Comedy Blog – Road Bison
As you may or may not know, I just spent a week in Yellowstone National Park. I learned a lot about geothermal features while I was there. I’m sure you are aware there are several such features in the park including Old Faithful and a lot of other features that aren’t Old Faithful. Nobody ever talks about those other features.
Another prominent feature of Yellowstone National Park is the bison. There are, at last count, somewhere around twelve billion bison within the boundaries of the park. After five days, you get a little blasé about them.
On our first day, we stopped for a picture whenever we saw a black lump in a field that might be a bison. By the time we left, we wouldn’t even slow down unless there were playing hopscotch or whist or something else that went beyond the typical behavior of standing in a field and chewing on grass while surrounded by two hundred other bison.
I’m not saying I never grew tired of seeing bison. Because I didn’t. At some point, however, seeing bison became the equivalent of watching Adrian Peterson play for the Vikings. Sure, it’s impressive. But is it really making much of a difference?
What I did not know about Yellowstone bison was the fact there are different sub-species.
The most common sub-species is the field bison. They can be found in any field. Actually, they can be found in every field. Whenever we came to a wide open space that was larger than – well – a bison, there was a bison in it.
The more rare but easier to spot bison is the road bison. They can be found on park roads in groups of one or more.
Road bison can be found at any elevation. We found two walking along to road on Dunraven pass, which is over 8500 feet above sea level. They seemed oblivious to the fact the newly plowed road was completely without exit for another five miles.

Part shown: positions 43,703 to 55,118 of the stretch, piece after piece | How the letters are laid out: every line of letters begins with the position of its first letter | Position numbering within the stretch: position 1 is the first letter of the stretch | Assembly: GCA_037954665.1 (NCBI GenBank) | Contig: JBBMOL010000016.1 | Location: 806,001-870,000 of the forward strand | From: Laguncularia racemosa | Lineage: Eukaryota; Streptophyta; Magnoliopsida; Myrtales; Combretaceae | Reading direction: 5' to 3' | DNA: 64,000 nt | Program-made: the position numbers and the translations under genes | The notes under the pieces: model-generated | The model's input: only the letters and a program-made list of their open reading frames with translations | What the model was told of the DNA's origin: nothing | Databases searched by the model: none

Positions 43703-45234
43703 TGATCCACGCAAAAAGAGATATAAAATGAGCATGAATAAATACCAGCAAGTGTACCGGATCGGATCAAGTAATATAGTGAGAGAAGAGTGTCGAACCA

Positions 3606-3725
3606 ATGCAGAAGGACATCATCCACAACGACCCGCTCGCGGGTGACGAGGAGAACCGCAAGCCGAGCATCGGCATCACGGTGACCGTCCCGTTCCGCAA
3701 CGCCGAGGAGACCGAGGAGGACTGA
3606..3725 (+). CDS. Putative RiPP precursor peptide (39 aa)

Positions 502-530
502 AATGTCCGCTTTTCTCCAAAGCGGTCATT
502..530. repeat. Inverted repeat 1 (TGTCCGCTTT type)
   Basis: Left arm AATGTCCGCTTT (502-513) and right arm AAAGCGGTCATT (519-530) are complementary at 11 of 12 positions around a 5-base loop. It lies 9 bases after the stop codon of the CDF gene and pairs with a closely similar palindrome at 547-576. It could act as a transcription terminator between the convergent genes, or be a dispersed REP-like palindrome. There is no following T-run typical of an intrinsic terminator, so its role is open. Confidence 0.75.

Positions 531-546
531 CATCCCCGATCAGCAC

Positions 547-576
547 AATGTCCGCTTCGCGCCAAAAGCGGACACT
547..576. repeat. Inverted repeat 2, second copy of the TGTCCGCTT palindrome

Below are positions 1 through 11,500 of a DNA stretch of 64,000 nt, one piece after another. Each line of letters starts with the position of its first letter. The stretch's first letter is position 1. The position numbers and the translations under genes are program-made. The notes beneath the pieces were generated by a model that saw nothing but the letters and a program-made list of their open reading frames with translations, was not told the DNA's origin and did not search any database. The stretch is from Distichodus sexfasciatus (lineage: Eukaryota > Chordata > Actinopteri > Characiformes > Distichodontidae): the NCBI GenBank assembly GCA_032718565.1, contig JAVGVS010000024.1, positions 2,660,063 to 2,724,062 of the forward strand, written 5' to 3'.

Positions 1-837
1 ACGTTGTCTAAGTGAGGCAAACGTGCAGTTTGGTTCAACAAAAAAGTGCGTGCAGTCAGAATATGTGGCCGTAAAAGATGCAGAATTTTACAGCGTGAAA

Road bison have the right-of-way in all situations. There are two reasons for this. The first is park regulations protecting the wildlife. The bison were here first. They built the roads. That’s why there are road bison.
The second reason is the more important one. Bison are fucking huge.
You may have a car shaped steel cage around you so you think you are safe but if that bison decides it is no longer willing to let you share his road, he will push that steel cage right into a river. There are a lot of rivers in Yellowstone.
You know what steel cages do in water? They sink.
And those rivers are filled with cutthroat trout. With a name like that, I can only assume they are the road bison’s enforcers.
When you encounter a road bison, you have one choice. Drive as slowly as you can and wait for them to get out of your way.
Sounds easy, right? Squirrels will get out of your way in a hurry. Squirrels may be stupid but they realize that your car will damage them severely.
Road bison are well aware they can fuck up your car. They assume you love your children and you don’t want to see those trout go to work on them.
The problem with road bison is they walk like 25,000 lb. molting drunk drivers with horns. You think they are going left so you can go around them and then they veer right. All the while making sure you are between them and the trout.
Eventually, the solution to the road bison problem became very clear.
In Yellowstone, the only thing more plentiful than bison are tourists. If you are trapped behind road bison, there are dozens if not hundreds of other people in the same boat.
The trick is to get one of them to go first.
If they whip around you at high speed, the road bison will key in on their car instead of yours.
It doesn’t take much work to get someone else to try the maneuver because most of them haven’t seen Old Faithful yet and they are completely unaware of the other thermal features that also have names. They know that Old Faithful operates on a schedule but they still don’t want to be late. Give them ten minutes and someone will always take the bait.
The bison and the trout will take them down. It’s brutal, but that’s the natural order. Survival of the fittest.
I’m sure Darwin would approve.